The Thanksgiving table is a complex place filled with diverse flavors that make it the immense feast that it is. It can be overwhelming to come up with a perfect pairing that melds together all the dynamic flavors of a meal, but according to Julia Herz, Craft Beer Program Director at the Brewers Association, a well-done Belgian tripel can handle all the aspects of the big dinner. The carbonation of this Belgian style can lighten the meal, while the higher alcohol level cuts and complements the many flavors that rest on your palate.
You can also select pairings for specific dishes in your Thanksgiving feast. We’ve pulled a few recipes for your Thanksgiving menu that you can try pairing with some of your stashed-away bottles of homebrew, or perhaps they’ll inspire you to brew one for next year’s feast.
Braised Radishes & Belgian Flanders
When people think about preparing radishes, the conventional thought process is that you’d dice it raw and throw it in a salad, garnish a dish for texture and a spicy zing, or pickle it for an acidic punch. Braising radishes, on the other hand, brings out an earthier and less bitter version of the root vegetable. Try pairing this side dish with a Belgian Flanders red ale. The complexity of flavors in the Flanders, particularly the higher-than-usual acidity and sweetness, helps bring out those underlying bitter and spicy flavors in radishes that brought you to choose them in the first place.
- 3 bunches of radishes, quartered
- radish greens: destemmed, washed and cut
- 2–3 garlic cloves diced
- ½ white onion, finely diced
- chicken or vegetable broth
- apple cider vinegar
- flat leaf parsley
Step 1: Sautee onions and garlic in butter until the onions become translucent. Add a little bit of broth to simmer with the onions and garlic in the bottom of the pan and add the cubed radishes. The radishes should begin to turn slightly translucent as well. Allow radishes to simmer, add a splash of apple cider vinegar and a healthy shake or salt and ground pepper.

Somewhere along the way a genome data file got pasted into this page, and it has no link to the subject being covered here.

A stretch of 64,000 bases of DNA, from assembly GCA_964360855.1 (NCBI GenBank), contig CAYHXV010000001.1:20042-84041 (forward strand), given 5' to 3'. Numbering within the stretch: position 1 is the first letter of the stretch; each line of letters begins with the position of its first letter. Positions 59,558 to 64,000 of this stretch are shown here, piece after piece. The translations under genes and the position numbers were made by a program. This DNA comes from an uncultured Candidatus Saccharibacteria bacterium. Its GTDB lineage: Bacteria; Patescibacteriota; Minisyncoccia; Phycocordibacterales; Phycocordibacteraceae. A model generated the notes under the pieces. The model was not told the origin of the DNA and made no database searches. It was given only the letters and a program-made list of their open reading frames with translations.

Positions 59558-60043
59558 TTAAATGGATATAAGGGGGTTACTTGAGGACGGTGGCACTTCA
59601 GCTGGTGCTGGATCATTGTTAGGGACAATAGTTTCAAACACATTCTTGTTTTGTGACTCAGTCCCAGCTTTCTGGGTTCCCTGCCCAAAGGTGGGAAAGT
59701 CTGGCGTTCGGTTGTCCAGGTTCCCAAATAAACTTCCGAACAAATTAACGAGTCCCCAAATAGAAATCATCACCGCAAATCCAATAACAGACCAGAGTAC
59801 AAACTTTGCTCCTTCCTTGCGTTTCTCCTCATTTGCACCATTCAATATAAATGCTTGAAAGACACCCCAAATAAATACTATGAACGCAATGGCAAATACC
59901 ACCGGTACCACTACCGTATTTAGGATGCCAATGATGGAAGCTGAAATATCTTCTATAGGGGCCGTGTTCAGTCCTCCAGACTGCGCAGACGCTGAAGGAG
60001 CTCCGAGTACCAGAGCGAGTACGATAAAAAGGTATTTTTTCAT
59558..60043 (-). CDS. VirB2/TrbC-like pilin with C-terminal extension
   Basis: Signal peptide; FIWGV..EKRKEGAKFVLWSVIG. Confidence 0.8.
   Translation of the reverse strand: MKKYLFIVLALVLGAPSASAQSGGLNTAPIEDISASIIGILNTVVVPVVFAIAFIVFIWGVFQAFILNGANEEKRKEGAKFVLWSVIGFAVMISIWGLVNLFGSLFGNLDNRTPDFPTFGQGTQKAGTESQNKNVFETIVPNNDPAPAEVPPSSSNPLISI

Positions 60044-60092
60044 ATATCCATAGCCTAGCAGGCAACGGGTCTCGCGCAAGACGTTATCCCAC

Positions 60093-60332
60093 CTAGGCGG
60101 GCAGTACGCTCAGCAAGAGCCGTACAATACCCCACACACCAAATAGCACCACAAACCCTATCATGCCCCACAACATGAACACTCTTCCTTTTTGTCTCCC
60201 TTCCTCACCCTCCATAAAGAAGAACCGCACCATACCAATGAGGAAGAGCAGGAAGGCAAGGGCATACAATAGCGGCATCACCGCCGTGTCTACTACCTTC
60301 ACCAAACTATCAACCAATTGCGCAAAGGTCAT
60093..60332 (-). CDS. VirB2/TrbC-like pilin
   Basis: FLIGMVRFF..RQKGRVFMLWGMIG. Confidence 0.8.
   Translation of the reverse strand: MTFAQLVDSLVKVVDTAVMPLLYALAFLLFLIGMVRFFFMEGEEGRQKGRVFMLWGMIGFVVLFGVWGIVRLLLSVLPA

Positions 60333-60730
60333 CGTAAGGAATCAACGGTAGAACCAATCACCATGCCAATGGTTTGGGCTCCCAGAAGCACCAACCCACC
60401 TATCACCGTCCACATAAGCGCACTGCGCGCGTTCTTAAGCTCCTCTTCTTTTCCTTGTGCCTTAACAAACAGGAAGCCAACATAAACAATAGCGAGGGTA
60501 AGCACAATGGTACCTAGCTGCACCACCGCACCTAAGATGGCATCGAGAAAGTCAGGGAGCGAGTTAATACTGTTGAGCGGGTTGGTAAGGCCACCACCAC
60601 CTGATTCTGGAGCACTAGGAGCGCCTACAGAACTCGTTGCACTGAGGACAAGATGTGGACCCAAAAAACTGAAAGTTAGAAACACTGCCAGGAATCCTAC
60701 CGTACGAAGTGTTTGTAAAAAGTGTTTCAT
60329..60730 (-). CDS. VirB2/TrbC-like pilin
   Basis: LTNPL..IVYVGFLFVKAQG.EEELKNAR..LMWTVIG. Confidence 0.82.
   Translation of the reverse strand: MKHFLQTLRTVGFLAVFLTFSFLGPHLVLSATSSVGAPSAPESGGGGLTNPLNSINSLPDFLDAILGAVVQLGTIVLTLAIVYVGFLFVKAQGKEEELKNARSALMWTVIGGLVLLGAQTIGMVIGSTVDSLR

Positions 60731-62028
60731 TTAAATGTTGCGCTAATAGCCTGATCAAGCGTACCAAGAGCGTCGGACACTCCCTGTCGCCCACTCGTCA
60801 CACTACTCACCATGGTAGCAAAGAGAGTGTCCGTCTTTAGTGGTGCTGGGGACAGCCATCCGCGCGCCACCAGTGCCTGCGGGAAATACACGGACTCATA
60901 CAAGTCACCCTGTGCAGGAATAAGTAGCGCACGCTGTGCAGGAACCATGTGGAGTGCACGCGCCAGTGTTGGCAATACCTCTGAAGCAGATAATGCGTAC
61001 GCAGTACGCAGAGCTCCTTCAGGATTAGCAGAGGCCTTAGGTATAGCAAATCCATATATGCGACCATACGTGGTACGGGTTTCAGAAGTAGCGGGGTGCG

Step 3: Throw the washed and de-stemmed greens in at the last minute and stir until lightly wilted. Serve with fresh flat-leaf parsley for garnish.
Chèvre Mashed Potatoes & Blonde Ale
Everyone likes cheesy mashed potatoes, but adding a creamy chèvre to your taters adds a whole new dimension. The flavor profile of goat cheese is quite different from that of cow cheese, so unripened and unaged aspects of the chèvre really stand out when combined with the less complex potato. The malty sweet and bready aroma of a blonde ale would pair particularly well with the mild, lactic flavor that the goat cheese imparts in these potatoes.
- 2 ½ lb. potatoes, quartered (Russets or Yukon golds with or without skin)
- ½–3/4 cup chicken or veggie stock
- 4 tablespoons butter, melted
- 1 oz. chèvre of your choice (I prefer an herbed chèvre, but plain or spiced chèvre will work just fine)
- 2 tablespoon salt
- ½ tablespoon pepper
Step 1: Boil 1 gallon of water in a large pot with 1.5 tablespoons salt. Boil potatoes for 15–20 minutes until you can cut through them with ease. Drain the potatoes.
Step 2: While the potatoes are boiling, mix butter with chicken stock. Use more chicken stock if you want your potatoes creamy and use less if you’d like them thick.
Step 3: Once the potatoes are well cooked, mash them. I prefer to use an immersion blender to mash my potatoes, but if you don’t have one, a potato masher will work just fine. After the potatoes are initially mashed, begin adding the hot butter and stock to the potatoes and continue mashing. The potatoes should start to emulsify into a creamy texture, at which point you should add the chèvre. Add as much or a little as you see fit (it’s important to keep in mind that the dryness of the goat cheese can make your potatoes less creamy, so don’t overdo it, depending on your desired result: creamy or chunky?). If you can’t find herbed goat cheese at the store, I recommend adding in some ground thyme and rosemary, too. Add the salt and pepper, stir until the potatoes reach the desired texture, and enjoy.